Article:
If you’re new to astronomy and not sure where to begin or how to get started, we strongly suggest picking up one of the books recommended below. There are several excellent astronomy books for beginners from which you can learn where to look, when to look, and how to look at the night sky even before buying a telescope.
Typically priced between $10 and $30, these books offer tremendous value and will be your go-to reference guides for years to come. Look for a book with sky maps and star charts to quickly get you started observing the night sky. A good astronomy book should be educational, entertaining, and make you excited to get outside under the stars.
What are the best astronomy books for beginners?
- NightWatch by Terence Dickinson
- Turn Left At Orion by Guy Consolmagno & Dan M. Davis
- The Backyard Astronomer’s Guide by Terence Dickinson & Alan Dyer
- 50 Things To See With A Small Telescope by John A. Read
- Astronomy: A Self-Teaching Guide by Dinah L. Moché
NightWatch by Terence Dickinson
For the past 20 years NightWatch: A Practical Guide to Viewing the Universe has been the best selling amateur astronomy book with over 600,000 copies sold. The book is now in its 4th Edition having been revised and improved for use through the year 2025. NightWatch is a great general introduction to astronomy for beginners.
Dickinson presents the a range of topics in a simple and easy to understand manner with high-quality, color photographs. Topics covered in the book include the Universe, backyard astronomy, stars, deep-sky objects, planets, the Moon and Sun, eclipses, comets, meteors and auroras, and astrophotography. The chapter on stargazing equipment provides advice on selecting binoculars and buying your first telescope.
Detailed seasonal sky maps and easy to use star charts are included for both the Northern and Southern Hemispheres. Even if you have no immediate plans to purchase or use a telescope, the maps and charts are valuable guides for stargazing with the naked-eye or with binoculars. Tables of future solar and lunar eclipses, planetary conjunctions and planet locations are also provided.
The 192-page book was designed for outdoor use as the hardcover spiral binding allows the pages to lay flat or fold in half while reading the sky maps and star charts.
About The Author
Terence Dickinson is an award-winning author of more than a dozen books on astronomy, and the founder and editor of SkyNews magazine.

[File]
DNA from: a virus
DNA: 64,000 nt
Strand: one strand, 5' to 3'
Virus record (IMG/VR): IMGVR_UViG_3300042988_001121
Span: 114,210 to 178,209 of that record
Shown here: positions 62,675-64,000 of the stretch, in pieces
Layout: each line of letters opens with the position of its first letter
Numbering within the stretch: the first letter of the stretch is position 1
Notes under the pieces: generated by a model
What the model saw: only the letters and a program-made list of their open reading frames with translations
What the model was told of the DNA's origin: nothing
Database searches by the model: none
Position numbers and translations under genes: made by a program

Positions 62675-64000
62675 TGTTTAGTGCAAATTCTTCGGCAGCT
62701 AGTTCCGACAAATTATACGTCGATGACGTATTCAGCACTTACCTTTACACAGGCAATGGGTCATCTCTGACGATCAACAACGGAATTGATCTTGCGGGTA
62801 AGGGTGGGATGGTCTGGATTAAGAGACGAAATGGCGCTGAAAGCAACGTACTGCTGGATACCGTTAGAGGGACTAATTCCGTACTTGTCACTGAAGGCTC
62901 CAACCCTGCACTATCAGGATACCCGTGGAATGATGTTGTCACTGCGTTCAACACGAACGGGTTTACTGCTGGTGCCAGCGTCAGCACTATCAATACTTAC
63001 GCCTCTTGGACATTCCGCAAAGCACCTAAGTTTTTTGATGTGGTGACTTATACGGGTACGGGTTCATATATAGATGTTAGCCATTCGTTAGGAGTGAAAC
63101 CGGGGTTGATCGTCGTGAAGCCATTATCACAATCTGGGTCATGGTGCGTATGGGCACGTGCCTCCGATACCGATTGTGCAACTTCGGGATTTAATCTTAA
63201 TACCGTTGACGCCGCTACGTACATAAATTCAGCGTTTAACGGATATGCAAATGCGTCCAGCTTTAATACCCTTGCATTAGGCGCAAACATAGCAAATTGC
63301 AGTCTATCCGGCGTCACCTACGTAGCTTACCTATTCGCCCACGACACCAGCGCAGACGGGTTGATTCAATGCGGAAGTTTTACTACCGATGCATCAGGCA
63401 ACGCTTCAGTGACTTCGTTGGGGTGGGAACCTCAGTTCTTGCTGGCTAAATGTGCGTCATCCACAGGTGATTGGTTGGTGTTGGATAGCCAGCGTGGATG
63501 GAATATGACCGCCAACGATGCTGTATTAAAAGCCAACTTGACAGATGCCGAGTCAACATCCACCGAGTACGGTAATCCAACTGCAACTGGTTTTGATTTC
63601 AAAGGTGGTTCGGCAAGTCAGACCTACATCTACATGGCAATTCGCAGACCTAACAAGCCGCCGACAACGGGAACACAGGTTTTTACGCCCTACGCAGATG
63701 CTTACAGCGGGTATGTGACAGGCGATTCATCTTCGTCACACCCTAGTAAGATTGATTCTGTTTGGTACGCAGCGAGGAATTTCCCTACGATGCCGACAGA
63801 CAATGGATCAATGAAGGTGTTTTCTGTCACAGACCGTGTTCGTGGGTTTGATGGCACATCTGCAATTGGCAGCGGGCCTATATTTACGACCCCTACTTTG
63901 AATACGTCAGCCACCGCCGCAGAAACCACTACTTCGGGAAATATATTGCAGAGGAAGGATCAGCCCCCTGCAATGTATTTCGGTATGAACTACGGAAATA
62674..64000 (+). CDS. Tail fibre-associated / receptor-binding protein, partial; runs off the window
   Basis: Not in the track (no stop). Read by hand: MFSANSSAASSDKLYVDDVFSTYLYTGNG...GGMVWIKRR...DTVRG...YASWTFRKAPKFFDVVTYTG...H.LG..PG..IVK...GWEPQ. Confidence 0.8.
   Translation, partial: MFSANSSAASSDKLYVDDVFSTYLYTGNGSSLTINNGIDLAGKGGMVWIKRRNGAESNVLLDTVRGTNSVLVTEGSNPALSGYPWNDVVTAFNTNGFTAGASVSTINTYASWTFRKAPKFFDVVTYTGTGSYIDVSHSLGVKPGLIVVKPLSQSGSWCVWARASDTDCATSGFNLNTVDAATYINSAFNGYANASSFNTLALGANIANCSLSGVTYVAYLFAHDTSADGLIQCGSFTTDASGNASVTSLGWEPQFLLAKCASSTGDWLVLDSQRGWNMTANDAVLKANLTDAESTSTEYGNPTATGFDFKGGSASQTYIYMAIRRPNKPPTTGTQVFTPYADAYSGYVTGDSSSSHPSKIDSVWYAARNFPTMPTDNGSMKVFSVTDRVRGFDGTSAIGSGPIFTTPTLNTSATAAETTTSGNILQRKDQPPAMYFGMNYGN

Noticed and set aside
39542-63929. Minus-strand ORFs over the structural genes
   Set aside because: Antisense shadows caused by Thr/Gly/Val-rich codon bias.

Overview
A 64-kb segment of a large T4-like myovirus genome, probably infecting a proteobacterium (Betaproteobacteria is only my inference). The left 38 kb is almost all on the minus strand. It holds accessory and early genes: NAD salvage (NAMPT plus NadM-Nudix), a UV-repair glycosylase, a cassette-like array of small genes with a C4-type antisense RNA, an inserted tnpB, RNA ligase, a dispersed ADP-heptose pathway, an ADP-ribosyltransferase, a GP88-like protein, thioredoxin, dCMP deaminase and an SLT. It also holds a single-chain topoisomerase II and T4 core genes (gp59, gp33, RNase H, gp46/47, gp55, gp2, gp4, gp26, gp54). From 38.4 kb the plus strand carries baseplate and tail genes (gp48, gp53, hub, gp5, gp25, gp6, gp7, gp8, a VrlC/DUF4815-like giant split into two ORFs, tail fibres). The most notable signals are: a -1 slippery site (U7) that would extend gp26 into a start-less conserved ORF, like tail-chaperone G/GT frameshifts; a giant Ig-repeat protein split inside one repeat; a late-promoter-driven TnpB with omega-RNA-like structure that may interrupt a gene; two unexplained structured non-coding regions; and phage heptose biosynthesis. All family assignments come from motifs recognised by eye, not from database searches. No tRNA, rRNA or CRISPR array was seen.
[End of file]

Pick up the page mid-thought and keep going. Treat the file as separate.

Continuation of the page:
Turn Left at Orion by Guy Consolmagno & Dan M. Davis
The 256-page Turn Left at Orion: Hundreds of Night Sky Objects to See in a Home Telescope – and How to Find Them is one of the most popular books on amateur astronomy and is widely regarded as one of the best stargazing guidebooks for beginners. Even experienced backyard astronomers will find it to be an extremely useful reference guide.
The book is intended for Dobsonian telescopes with apertures of 8″ to 10″ and small reflector telescopes with apertures of 2.4″ to 4″. Turn Left At Orion includes chapters on using a telescope, understanding a telescope, the Moon, the planets, seasonal skies, and northern and southern skies. The ‘Seasonal Skies’ chapters arrange the celestial objects by the season when they’re best visible.
Large diagrams show celestial objects exactly as they appear in a telescope along with detailed descriptions of where to look and what you’ll see. Multiple diagrams are provided for each object to show views with the naked-eye, through a finderscope or binoculars, through a small refractor telescope and through a Dobsonian telescope. A number of icons also indicate the respective quality of the view you can expect to see through binoculars, small refractors or Dobsonian telescopes.
The latest edition includes larger pages and spiral binding making it easier to use outdoors alongside your telescope.
Several additional resources are provided on the book’s companion website. In particular, you can download and print off extra sky charts that weren’t included in the book for different orientations that match your particular telescope.
Note: Some readers have reported issues with the readability of the tables in the Kindle version. We recommend the hard copy version.
About The Authors
Guy Consolmagno is a research astronomer, author, professor and director of the Vatican Observatory in Vatican City. He is the 2014 winner of the Carl Sagan Medal for outstanding communication by an active planetary scientist to the general public. Dan M. Davis is a professor and chair of the Department of Geosciences at Stony Brook University in Stony Brook, New York.